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Effects of altitude and climate in determining elevational plant species richness patterns: a case study from Los Tuxtlas, Mexico


Krömer, Thorsten; Acebey, Amparo; Kluge, Jürgen; Kessler, Michael (2013). Effects of altitude and climate in determining elevational plant species richness patterns: a case study from Los Tuxtlas, Mexico. Flora, 208(3):197-210.

Abstract

Altitudinal changes of composition and richness of montane plant assemblages are complex, depending on the taxonomic group and gradient conditions, with different factors involved that are directly altitude-dependent (e.g., temperatures, air pressure) and altitude-independent (e.g., precipitation, cloud cover, area). In order to assess the relative impacts of temperature, precipitation, air humidity, and area of altitudinal belts on plant diversity, we analyzed diversity patterns of five species-rich groups, mostly herbaceous plants, in 74 forest plots along three climatically contrasting elevational transects from humid tropical lowland vegetation up to cloud forests at Los Tuxtlas, Mexico. We recorded 278 plant species, with ferns being the most species-rich group followed by orchids, bromeliads, aroids, and piperoids. The most striking results were the contrasting patterns and model results for terrestrial and epiphytic taxa. Whereas the richness of all terrestrial species taken together did not change significantly with elevation, vascular epiphytes showed increasing species numbers with altitude. However, a number of individual terrestrial taxa showed also significant elevation-related changes: aroids showed a marked decline with hight, orchids and piperoids increased, and ferns displayed a hump-shaped pattern with highest richness in mid-altitudes. Among the epiphytes, aroids declined while most other groups increased with altitude. This distinction is relevant for projections of responses of plant communities to climate change, which will lead to increased temperatures and to changing precipitation and cloud condensation regimes and thus will likely affect terrestrial and epiphytic species in different ways.

Altitudinal changes of composition and richness of montane plant assemblages are complex, depending on the taxonomic group and gradient conditions, with different factors involved that are directly altitude-dependent (e.g., temperatures, air pressure) and altitude-independent (e.g., precipitation, cloud cover, area). In order to assess the relative impacts of temperature, precipitation, air humidity, and area of altitudinal belts on plant diversity, we analyzed diversity patterns of five species-rich groups, mostly herbaceous plants, in 74 forest plots along three climatically contrasting elevational transects from humid tropical lowland vegetation up to cloud forests at Los Tuxtlas, Mexico. We recorded 278 plant species, with ferns being the most species-rich group followed by orchids, bromeliads, aroids, and piperoids. The most striking results were the contrasting patterns and model results for terrestrial and epiphytic taxa. Whereas the richness of all terrestrial species taken together did not change significantly with elevation, vascular epiphytes showed increasing species numbers with altitude. However, a number of individual terrestrial taxa showed also significant elevation-related changes: aroids showed a marked decline with hight, orchids and piperoids increased, and ferns displayed a hump-shaped pattern with highest richness in mid-altitudes. Among the epiphytes, aroids declined while most other groups increased with altitude. This distinction is relevant for projections of responses of plant communities to climate change, which will lead to increased temperatures and to changing precipitation and cloud condensation regimes and thus will likely affect terrestrial and epiphytic species in different ways.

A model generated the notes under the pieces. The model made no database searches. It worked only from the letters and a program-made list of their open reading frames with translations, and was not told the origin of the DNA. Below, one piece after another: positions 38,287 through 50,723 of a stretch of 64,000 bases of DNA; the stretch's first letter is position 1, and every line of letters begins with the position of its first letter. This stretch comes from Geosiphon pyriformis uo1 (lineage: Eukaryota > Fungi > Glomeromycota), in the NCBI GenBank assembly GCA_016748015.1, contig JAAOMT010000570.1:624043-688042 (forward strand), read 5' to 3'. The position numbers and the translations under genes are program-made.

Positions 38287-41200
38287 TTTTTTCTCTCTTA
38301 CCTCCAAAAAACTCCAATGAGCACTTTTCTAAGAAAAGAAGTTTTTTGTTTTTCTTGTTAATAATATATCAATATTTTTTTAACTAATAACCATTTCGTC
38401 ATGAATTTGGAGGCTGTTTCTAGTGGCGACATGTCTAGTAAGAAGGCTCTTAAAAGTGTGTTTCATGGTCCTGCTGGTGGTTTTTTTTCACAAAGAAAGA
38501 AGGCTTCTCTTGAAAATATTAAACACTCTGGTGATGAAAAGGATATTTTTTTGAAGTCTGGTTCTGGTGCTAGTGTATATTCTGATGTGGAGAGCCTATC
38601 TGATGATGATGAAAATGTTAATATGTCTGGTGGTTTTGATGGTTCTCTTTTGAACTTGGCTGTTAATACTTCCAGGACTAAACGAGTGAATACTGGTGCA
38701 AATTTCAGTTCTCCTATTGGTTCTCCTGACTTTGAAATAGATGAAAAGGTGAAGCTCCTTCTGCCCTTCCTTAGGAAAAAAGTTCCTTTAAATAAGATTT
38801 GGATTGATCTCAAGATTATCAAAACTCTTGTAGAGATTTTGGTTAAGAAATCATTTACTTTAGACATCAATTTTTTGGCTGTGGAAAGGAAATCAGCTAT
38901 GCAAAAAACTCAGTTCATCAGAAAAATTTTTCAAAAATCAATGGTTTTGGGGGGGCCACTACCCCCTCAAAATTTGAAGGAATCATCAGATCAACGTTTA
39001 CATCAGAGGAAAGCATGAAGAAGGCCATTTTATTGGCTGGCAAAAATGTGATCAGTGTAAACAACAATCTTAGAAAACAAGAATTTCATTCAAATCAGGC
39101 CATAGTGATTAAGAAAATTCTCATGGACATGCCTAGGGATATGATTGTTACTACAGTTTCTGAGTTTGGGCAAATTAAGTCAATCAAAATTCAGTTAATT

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Additional indexing

Item Type:Journal Article, refereed, original work
Communities & Collections:07 Faculty of Science > Institute of Systematic Botany and Botanical Gardens
Dewey Decimal Classification:580 Plants (Botany)
Language:English
Date:March 2013
Deposited On:25 Apr 2013 09:12
Last Modified:05 Apr 2016 16:45
Publisher:Elsevier
ISSN:0367-2530
Publisher DOI:https://doi.org/10.1016/j.flora.2013.03.003
Permanent URL: https://doi.org/10.5167/uzh-77607

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